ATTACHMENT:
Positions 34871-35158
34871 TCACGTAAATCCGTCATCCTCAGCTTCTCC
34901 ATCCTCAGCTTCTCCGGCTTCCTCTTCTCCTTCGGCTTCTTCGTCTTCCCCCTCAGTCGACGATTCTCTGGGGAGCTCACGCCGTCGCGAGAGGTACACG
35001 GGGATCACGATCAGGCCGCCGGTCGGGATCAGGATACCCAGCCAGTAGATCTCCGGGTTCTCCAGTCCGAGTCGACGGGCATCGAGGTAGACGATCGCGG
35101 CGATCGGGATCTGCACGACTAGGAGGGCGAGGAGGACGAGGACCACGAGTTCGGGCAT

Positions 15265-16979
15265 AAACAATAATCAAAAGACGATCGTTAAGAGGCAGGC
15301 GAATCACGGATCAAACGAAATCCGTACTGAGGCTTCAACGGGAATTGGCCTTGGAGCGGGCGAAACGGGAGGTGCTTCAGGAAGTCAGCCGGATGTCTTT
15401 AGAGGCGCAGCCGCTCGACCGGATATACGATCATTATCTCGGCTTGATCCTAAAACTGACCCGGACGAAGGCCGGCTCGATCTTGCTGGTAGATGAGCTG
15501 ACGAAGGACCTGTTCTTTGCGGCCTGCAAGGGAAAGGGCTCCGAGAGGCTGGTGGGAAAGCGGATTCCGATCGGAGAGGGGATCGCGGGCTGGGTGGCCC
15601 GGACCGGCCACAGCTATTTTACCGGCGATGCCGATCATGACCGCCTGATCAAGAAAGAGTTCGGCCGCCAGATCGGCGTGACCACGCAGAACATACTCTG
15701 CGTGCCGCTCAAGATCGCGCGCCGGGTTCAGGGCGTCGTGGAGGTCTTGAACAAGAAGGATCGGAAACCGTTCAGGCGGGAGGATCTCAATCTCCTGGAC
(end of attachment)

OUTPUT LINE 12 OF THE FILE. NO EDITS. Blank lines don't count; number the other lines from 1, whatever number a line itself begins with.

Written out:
15701 CGTGCCGCTCAAGATCGCGCGCCGGGTTCAGGGCGTCGTGGAGGTCTTGAACAAGAAGGATCGGAAACCGTTCAGGCGGGAGGATCTCAATCTCCTGGAC